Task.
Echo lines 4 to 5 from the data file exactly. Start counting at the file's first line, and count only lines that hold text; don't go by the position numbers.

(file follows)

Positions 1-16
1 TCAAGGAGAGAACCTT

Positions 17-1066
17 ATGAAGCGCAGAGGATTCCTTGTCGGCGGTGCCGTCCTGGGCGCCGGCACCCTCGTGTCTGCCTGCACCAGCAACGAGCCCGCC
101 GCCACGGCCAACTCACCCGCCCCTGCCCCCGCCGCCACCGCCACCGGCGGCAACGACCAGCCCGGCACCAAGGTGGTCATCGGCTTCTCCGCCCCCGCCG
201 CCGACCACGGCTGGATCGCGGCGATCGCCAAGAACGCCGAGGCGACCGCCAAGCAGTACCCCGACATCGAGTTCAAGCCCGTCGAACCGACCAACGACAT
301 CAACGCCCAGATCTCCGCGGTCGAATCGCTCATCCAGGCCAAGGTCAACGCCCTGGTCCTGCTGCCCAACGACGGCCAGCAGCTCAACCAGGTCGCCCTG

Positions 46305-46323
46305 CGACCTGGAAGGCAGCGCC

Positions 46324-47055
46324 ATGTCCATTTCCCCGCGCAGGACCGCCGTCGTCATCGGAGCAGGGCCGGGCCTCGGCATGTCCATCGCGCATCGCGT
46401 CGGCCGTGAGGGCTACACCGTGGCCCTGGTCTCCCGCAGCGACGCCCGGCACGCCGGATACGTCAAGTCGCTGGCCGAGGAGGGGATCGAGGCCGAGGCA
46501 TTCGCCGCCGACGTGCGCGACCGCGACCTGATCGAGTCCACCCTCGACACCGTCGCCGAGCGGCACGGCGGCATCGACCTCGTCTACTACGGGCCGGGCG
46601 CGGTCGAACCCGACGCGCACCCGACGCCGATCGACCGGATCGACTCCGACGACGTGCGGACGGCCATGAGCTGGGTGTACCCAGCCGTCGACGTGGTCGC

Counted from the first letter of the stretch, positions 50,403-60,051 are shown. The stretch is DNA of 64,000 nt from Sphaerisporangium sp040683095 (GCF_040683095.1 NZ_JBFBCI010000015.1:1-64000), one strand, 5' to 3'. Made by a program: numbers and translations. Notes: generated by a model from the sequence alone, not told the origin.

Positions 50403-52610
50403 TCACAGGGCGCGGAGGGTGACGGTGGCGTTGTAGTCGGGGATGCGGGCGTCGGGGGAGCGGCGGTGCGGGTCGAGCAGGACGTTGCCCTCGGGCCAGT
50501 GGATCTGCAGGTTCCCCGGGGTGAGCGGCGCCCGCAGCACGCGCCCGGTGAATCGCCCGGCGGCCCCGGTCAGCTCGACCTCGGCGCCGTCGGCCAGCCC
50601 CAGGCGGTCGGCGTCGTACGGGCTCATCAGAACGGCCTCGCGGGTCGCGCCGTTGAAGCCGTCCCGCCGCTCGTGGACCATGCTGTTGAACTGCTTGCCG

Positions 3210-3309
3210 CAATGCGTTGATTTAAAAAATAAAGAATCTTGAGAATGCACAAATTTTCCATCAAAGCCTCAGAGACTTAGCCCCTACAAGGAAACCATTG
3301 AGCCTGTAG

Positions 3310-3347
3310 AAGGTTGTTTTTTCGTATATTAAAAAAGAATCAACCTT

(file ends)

17 ATGAAGCGCAGAGGATTCCTTGTCGGCGGTGCCGTCCTGGGCGCCGGCACCCTCGTGTCTGCCTGCACCAGCAACGAGCCCGCC
101 GCCACGGCCAACTCACCCGCCCCTGCCCCCGCCGCCACCGCCACCGGCGGCAACGACCAGCCCGGCACCAAGGTGGTCATCGGCTTCTCCGCCCCCGCCG